Saving the Slum Sisters

Banner Image March Walking Dead — Slum Sisters

Two words—glass slipper—often lead to one thought: Cinderella. Whether you grew up with the Brothers Grimm version, the Disney version, or any of the hundreds of spin-offs in between, one thing holds true: Cinderella’s class is evident in her clothing.

Social class, that is. In jealousy, her stepfamily replaces her pretty outfits with torn peasant rags, making their less-than-worthy treatment of her seem more fitting. When the royal family announces a ball, the stepsisters ruin Cinderella’s only proper dress to try to lower her status back down; and a glimmering ball gown magically entitles Cinderella to be treated as well as a royal.

Wealth often translates into influence and opportunity. Yet the divide between rich and poor is so vast that those at the bottom struggle just to get by. So, how does someone get a hand up when they don’t have a fairy godmother?
Meet the Slum Sisters.


In the early days of The Salvation Army, open-air meetings were a strong means of spreading the Gospel. However, there were plenty of people who were too weak, too ill, and too busy with the demands of life to receive God’s Word in this way.

In 1884, Emma Booth (daughter of General William Booth) had a revolutionary idea: send Army officers into the worst parts of London’s slums. This way, they could serve the poor by ministering to the sick, caring for the children of working mothers, and providing for the physical and spiritual needs of these neglected communities.

The first officers to be appointed to this ministry in the United States—America’s first two “Slum Sisters”—were *Staff-Captain Emma J. Bown and Lieutenant Martha Johnson. They started in 1889 after the order came from Commander Ballington Booth. Bown had studied the work carried out in London’s slums previously, so she was especially prepared for the challenge set before her in New York City.


The Slum Sisters lived in the midst of the people they served—maximizing their time and capacity to help. They ditched their Army barracks for tenement rooms which were very small and had no luxuries. They learned that to blend in with the working people, they had to forgo their uniforms and dress as common workers. The Slum Sisters’ new attire became gingham dresses, aprons, shawls, and straw hats. Winter or summer, day or night, these officers were constantly available to meet the needs of the people. This was no small feat, for the slums were filthy and disease-ridden, and filled with the aftermath of every vice you could imagine.

By the end of Bown’s first year in the slums, an additional two pairs of slum officers were stationed in New York. Despite the small numbers, their impact was tremendous:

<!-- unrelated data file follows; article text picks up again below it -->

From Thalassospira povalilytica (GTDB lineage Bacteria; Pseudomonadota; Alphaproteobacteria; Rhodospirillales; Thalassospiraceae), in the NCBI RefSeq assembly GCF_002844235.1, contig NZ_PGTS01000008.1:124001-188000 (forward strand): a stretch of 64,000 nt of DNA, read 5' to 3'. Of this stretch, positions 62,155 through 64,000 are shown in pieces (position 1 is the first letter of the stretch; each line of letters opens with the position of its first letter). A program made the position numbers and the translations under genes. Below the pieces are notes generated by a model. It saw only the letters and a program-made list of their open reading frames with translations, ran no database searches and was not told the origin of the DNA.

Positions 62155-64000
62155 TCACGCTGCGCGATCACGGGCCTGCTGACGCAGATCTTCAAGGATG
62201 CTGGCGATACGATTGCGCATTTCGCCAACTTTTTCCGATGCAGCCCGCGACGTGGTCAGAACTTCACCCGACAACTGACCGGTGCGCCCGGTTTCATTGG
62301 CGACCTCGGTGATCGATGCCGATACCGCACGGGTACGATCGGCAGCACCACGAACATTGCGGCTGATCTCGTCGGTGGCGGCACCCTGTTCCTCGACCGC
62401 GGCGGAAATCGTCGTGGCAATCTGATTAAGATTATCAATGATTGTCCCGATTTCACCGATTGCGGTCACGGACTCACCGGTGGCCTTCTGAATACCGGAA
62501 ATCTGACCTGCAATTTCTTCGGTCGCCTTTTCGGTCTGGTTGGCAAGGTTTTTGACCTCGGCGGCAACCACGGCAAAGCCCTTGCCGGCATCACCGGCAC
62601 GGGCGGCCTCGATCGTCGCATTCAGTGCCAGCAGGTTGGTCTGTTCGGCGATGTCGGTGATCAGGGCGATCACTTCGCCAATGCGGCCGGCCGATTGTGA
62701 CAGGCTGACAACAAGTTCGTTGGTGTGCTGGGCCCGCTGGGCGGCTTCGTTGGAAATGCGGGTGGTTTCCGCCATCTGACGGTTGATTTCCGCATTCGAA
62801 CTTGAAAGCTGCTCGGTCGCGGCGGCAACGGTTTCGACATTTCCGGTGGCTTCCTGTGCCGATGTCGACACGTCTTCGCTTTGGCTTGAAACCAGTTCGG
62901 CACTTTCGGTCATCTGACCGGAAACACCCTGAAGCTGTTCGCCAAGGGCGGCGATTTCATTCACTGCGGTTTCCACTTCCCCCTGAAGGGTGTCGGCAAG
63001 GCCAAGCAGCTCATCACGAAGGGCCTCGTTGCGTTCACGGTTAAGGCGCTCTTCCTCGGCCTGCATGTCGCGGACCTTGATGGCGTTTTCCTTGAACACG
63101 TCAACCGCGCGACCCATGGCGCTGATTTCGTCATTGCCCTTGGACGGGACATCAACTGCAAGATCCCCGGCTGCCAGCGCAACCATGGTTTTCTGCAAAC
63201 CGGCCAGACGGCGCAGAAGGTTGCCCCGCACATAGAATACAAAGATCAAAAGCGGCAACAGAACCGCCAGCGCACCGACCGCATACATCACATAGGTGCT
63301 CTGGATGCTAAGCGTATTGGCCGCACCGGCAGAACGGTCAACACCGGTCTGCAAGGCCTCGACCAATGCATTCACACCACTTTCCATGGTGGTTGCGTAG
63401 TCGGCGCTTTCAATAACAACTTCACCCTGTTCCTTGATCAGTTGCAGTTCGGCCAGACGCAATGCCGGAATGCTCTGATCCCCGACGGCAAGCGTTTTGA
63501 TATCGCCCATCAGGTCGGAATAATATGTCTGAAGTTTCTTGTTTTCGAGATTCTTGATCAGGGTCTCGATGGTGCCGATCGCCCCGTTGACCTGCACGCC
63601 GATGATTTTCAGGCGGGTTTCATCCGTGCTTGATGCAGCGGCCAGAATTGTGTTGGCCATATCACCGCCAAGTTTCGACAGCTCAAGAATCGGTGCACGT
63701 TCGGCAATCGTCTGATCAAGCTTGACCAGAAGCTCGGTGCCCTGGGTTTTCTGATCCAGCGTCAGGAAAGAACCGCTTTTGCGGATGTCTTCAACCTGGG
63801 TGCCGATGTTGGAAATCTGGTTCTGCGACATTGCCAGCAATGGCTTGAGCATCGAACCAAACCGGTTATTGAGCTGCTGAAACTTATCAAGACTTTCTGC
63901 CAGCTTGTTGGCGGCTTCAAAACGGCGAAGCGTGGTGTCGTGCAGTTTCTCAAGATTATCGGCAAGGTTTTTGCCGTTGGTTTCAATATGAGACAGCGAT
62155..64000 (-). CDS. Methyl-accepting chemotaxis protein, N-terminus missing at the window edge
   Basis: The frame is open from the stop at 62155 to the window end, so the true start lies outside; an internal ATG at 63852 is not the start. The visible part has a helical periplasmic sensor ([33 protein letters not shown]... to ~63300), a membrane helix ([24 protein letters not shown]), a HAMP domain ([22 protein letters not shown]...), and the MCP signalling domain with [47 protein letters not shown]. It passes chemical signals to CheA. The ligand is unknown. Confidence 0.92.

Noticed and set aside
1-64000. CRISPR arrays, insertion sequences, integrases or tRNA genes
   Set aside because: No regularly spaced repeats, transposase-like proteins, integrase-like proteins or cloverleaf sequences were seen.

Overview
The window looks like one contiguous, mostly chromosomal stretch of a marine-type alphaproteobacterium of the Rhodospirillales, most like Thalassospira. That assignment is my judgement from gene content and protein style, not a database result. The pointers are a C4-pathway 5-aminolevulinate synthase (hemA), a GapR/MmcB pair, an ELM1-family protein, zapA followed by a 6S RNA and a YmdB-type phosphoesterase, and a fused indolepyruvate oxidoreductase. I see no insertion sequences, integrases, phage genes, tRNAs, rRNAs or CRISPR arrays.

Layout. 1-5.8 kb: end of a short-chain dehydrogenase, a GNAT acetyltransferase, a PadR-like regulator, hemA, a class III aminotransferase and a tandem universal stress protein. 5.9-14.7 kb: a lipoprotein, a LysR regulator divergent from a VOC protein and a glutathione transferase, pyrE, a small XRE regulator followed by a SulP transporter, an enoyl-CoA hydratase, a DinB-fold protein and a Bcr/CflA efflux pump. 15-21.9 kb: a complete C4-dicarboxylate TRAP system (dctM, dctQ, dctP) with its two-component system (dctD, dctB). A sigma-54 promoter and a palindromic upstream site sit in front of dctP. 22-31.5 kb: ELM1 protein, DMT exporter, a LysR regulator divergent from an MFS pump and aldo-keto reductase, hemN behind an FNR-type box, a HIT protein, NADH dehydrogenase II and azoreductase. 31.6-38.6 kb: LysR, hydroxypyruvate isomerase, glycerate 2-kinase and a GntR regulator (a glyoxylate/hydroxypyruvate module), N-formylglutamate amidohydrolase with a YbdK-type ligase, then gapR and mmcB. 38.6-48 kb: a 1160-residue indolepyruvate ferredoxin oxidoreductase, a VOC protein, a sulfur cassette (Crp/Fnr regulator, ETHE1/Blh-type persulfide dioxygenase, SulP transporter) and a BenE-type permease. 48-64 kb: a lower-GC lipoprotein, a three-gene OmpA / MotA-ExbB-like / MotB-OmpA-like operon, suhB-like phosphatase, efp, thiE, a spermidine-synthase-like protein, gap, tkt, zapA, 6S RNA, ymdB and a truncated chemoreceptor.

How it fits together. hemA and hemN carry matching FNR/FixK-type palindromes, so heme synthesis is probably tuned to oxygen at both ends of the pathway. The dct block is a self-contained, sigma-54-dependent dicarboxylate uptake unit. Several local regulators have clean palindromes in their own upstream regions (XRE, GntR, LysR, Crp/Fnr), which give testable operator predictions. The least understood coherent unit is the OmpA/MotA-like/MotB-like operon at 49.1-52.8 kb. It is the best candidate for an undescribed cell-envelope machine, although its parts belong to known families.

• More than 5,500 families were visited during that time.
  • 942 families received clothing.
  • 613 families received food donations.
  • 777 babies were cared for in a Salvation Army nursery.


Slum work began to expand in the United States in the 1890s. Boston, Brooklyn, Chicago, Cincinnati, Philadelphia, and St. Louis all had Slum Sisters providing ministry and support to the poor by 1896. Slum officers provided “food to the hungry, clothes for the naked, fuel for the cold, bedding for the comfortless, work for the workless, hope for the despairing, and often the Bread of Life to the hungry at heart” (Secrets of Success in Slumland). By night, they could be found in saloons and dives, reading the Bible, selling The War Cry, and leading those present in song and prayer (The War Cry, September 27, 1975). In time, there were hundreds of Slum Sisters throughout Europe and the United States, where they continued serving until about 1950. By this time, their social work had been absorbed into other service programs, including rescue homes for the homeless, abandoned women, drug addicts, alcoholics, and prostitutes. Day nurseries, children’s homes, and summer camps were also set up to meet the needs of young people.

Despite no longer sending out Slum Sisters in the original sense of the word, The Salvation Army continues its valiant mission, in these and other programs, to preach the Gospel of Jesus Christ and meet human need in His name without discrimination.

*Staff-Captain was an intermediate rank between Captain and Major that was initiated in 1881 and discontinued in 1931.


Portrait of Emma J. Bown

Emma J. Bown


The Slum Sisters often made house visits to those in need. One story recounts an ill woman found lying on her attic floor on a small pile of rags for her bed. She was hardly half clothed and was holding her baby of only a few months old. The baby didn’t have sufficient clothes either, and looked so shrunken, famished, and sickly that the babe was described as a “hideous travesty of infinitely old age” (Love’s Laborings in Sorrow’s Soil). The husband had deserted the family, and now both mother and child were starving and sick.

A month after the Slum Sisters found them, their life was turned around: they were now healthy, fed, clothed, strengthened, and given hope.


The unwavering courage and devotion of these women were possible due to their love of God and others. They saw everyone as a child of God. Status, race, sex, religion, and even health—none of those things mattered when the Slum Sisters offered their continual assistance.

How can we, who may not be dedicating our entire lives to service in this way, learn from their example? Is there someone who is neglected in your community that you could reach out to with love? Consider living out your faith in this way, and remember to pray for missionaries and volunteers who are serving others around the world.


—Mariam Aburdeineh, Editorial Assistant, Young Salvationist magazine

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